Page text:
Showing results for 
Search instead for 
Did you mean: 

Understanding the Client side of UpWork

Active Member
Amy S Member Since: Apr 11, 2016
1 of 5

Is there a video or article that walks you through what the client sees when posting a job with UpWork?  It seems like in my field, almost every client of mine is brand new to UpWork and they ask me questions I can't answer.


Some don't even undestand how to hire me!   I would really love to see a video walk-through of a client signing up, posting a job, reviewing proposals, hiring, etc.


Especially reviewing proposals, so that I can better undestanding what will make mine stand out.  I've tried all sorts of tricks to stand out (I think it's working but there's always room for improvement) but I would really like to see it from the client's side.


If there already is such a thing, please point me toward it, I've search archives and haven't found what I'm looking for.



Community Guru
Katrina B Member Since: Jan 9, 2011
2 of 5

Here's a link to the client tutorials.

"Fairness is giving all people the treatment they earn and deserve. It doesn't mean treating everyone alike-Coach John Wooden"
Valeria K Moderator Member Since: Mar 6, 2014
3 of 5

Hi Amanda,


Feel free to review and share resources for clients Vladimir complied in this post:



Client section of Upwork Help Center

Complete knowledge base offering easy access to integral information or a solution you need as a new client. This Help article is a good starting point.


Online Course for New Clients

Free online course offering real-world best practices for finding and working with great freelancers.


Client Quick Start Guide

Trust & Safety FAQ

Short overview and FAQ designed to help you get started as a client on Upwork. 


Hiring Headquarters

Best practice advice designed to help guide you through the hiring process on Upwork.


Client Tutorial Videos

Learn how to find the best freelance talent, collaborate on projects, use features and services built exclusively for you, pay for what you expect and get the absolute most from freelancers.


Client Webinar

Attend a live and interactive webinar hosted by Upwork designed for new clients.

~ Valeria
Community Guru
Jennifer D Member Since: Feb 15, 2016
4 of 5

(Disclaimer: I've never read any of that client help stuff but I'm going to work my way through it to see if there's any new tricks I can learn as an "old dog".)


But to answer your question about how to make your proposal stand out, Amanda, the main thing to remember is that, if the client doesn't have any of those "additional questions" to answer, the first thing they see is the first few sentences of your cover letter. (If they have questions, your answers to those questions are the first thing they see.) So your first couple of sentences of your cover letter are critical.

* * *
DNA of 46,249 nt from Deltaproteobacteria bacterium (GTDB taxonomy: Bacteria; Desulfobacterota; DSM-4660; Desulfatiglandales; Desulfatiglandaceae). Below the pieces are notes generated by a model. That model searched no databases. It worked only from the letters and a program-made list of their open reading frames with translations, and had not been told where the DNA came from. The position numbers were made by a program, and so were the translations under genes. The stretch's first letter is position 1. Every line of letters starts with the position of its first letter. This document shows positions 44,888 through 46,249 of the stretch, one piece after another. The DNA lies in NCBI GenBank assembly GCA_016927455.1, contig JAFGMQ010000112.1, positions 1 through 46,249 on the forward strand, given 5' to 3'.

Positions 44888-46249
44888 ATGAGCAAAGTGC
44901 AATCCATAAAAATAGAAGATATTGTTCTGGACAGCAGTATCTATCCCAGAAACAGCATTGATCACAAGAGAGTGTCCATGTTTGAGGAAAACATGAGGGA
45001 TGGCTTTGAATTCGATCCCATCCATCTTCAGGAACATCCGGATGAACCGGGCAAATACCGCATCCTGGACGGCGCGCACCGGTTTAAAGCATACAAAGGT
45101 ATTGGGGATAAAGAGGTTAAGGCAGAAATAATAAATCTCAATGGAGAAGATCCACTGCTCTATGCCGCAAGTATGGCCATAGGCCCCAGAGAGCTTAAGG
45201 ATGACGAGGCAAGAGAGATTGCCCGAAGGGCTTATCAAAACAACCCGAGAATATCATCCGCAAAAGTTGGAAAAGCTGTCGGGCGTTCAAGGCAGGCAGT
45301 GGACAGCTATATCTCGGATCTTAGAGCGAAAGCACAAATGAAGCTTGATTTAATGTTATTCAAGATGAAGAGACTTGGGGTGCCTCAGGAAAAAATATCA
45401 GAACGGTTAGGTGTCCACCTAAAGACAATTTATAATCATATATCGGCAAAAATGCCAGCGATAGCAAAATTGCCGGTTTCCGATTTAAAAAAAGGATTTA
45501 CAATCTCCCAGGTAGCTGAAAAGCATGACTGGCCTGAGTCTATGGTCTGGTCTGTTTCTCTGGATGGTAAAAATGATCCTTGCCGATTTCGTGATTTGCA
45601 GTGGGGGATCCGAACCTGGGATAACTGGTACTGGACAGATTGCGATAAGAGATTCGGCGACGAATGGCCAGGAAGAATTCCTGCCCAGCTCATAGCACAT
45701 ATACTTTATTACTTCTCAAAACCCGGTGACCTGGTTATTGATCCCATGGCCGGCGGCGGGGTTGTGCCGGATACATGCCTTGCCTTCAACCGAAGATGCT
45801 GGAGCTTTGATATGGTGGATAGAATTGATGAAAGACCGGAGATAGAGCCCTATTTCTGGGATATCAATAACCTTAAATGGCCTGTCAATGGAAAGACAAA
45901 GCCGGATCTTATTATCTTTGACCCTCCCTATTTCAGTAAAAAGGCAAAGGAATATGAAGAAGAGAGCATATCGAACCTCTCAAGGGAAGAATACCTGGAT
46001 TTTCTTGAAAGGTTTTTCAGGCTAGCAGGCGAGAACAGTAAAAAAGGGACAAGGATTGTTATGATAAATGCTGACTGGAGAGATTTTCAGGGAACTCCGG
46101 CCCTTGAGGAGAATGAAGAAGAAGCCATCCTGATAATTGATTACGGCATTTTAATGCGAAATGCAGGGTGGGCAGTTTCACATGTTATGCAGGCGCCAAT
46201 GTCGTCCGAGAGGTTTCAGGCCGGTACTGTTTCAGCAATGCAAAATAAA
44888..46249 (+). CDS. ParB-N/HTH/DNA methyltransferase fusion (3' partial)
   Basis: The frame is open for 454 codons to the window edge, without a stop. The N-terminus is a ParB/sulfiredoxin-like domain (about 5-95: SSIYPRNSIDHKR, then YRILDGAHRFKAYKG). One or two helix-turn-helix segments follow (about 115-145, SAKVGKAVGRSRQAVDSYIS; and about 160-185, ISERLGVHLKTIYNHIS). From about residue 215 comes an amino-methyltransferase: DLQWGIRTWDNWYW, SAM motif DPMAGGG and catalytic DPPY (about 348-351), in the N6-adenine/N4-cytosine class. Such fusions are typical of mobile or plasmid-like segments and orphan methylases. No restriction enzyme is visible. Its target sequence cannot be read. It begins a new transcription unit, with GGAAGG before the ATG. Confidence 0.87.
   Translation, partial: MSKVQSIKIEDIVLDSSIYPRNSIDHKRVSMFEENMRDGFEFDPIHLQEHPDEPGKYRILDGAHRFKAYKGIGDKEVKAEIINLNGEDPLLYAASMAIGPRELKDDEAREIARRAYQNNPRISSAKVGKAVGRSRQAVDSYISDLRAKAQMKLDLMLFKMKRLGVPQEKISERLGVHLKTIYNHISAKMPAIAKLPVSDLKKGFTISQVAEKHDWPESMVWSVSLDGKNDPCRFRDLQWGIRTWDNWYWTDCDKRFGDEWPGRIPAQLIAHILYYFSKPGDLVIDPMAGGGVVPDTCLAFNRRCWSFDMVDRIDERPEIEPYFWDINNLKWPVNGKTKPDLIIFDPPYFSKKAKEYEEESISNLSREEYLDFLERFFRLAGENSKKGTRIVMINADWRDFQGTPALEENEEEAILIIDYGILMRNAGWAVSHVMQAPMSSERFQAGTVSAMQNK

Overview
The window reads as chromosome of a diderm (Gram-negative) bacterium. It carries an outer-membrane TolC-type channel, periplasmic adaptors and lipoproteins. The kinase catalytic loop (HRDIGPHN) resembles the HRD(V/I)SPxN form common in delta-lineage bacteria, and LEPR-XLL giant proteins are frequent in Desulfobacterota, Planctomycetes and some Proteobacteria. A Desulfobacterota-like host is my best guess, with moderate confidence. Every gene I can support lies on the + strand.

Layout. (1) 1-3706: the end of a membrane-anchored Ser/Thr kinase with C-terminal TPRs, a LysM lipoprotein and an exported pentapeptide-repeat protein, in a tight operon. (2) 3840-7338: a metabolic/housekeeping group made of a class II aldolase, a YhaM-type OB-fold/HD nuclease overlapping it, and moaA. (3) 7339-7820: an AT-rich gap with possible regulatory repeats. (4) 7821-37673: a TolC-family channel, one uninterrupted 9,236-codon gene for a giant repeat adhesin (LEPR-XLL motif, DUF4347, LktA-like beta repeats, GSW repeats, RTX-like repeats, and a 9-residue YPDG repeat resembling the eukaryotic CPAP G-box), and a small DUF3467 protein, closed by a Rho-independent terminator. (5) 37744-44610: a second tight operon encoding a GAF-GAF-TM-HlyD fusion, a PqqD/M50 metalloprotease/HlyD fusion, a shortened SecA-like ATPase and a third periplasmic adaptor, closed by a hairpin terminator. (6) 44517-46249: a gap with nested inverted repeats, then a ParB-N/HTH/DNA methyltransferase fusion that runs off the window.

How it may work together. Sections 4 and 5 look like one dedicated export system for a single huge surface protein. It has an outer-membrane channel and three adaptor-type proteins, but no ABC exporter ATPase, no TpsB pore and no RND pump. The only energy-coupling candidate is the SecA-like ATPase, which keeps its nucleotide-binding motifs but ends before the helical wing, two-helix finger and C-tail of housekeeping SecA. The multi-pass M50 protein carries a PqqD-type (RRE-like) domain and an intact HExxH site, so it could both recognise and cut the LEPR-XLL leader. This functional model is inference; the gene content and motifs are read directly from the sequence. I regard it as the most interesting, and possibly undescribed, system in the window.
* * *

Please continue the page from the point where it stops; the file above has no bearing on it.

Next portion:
From a client perspective, here's a couple of tips:


1) Take a look at their hiring history. See if you can see past freelancers using the client's name a lot in their feedback. IF you're confident you know what their real name is, you can greet them by name (it shows that you've done some research before you applied to the job and that you're genuinely interested). But make ABSOLUTELY sure you've spelled it correctly!


2) Otherwise, skip the greeting. "Dear client", "Dear Hiring Manager", "Dear Madam / Sir" (or worse, just "Dear Sir"), or even just "Hello" are wasting valuable space. And in the format of the proposal list, you don't need it. (Most freelancers do include a greeting - so by NOT including one, you'll stand out! But, if you really must include one, just "Hello" is fine.)


3) You don't need to repeat your name (like "my name is Amanda...", it's right there above your proposal (the only exception to this would be if you have a complex or double-barrelled name or prefer to use a nickname or middle name or something, so that it's clear how the client can address you. Even then, you can just save it to your sign-off at the bottom.)


4) Your cover letter should immediately tell the client how you can solve their problem. They're here because they have a problem that needs solving. Don't start with "I I I" sentences (I have these skills, I have this experience). Address their problem immediately: "Writing fliers promoting the health benefits of cuddling kittens is something I have extensive experience in. You need an expert with hands-on experience, and I cuddle my kitten daily.")


5) Make sure that you have no typos in your cover letter in general, but ESPECIALLY in those first few sentences.


Good luck!


(PS - you need to remove that link to your personal website from your profile. It has links to contact you, which is a violation of the ToS.)

Active Member
Amy S Member Since: Apr 11, 2016
5 of 5

Those videos were exactly what I was looking for! Thank you!


And Jenifer -


Thank you for the tips.   Many of those I already do, and the others I will incorporate into my proposals.